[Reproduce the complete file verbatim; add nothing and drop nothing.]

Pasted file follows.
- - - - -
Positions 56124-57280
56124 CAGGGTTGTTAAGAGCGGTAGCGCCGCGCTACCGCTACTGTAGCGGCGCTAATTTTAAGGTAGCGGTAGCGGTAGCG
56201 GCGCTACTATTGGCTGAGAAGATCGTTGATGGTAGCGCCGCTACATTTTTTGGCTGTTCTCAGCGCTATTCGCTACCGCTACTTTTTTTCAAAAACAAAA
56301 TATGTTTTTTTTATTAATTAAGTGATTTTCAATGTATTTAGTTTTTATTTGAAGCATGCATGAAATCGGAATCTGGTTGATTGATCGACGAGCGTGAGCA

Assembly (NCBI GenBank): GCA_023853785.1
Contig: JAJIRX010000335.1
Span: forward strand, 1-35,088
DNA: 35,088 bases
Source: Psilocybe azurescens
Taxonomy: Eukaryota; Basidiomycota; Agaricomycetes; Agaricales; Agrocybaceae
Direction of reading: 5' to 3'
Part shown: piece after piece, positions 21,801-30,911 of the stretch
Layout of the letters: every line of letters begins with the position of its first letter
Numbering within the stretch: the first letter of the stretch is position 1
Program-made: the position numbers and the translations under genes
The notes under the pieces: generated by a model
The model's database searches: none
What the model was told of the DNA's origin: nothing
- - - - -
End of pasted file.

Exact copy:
Positions 56124-57280
56124 CAGGGTTGTTAAGAGCGGTAGCGCCGCGCTACCGCTACTGTAGCGGCGCTAATTTTAAGGTAGCGGTAGCGGTAGCG
56201 GCGCTACTATTGGCTGAGAAGATCGTTGATGGTAGCGCCGCTACATTTTTTGGCTGTTCTCAGCGCTATTCGCTACCGCTACTTTTTTTCAAAAACAAAA
56301 TATGTTTTTTTTATTAATTAAGTGATTTTCAATGTATTTAGTTTTTATTTGAAGCATGCATGAAATCGGAATCTGGTTGATTGATCGACGAGCGTGAGCA

Assembly (NCBI GenBank): GCA_023853785.1
Contig: JAJIRX010000335.1
Span: forward strand, 1-35,088
DNA: 35,088 bases
Source: Psilocybe azurescens
Taxonomy: Eukaryota; Basidiomycota; Agaricomycetes; Agaricales; Agrocybaceae
Direction of reading: 5' to 3'
Part shown: piece after piece, positions 21,801-30,911 of the stretch
Layout of the letters: every line of letters begins with the position of its first letter
Numbering within the stretch: the first letter of the stretch is position 1
Program-made: the position numbers and the translations under genes
The notes under the pieces: generated by a model
The model's database searches: none
What the model was told of the DNA's origin: nothing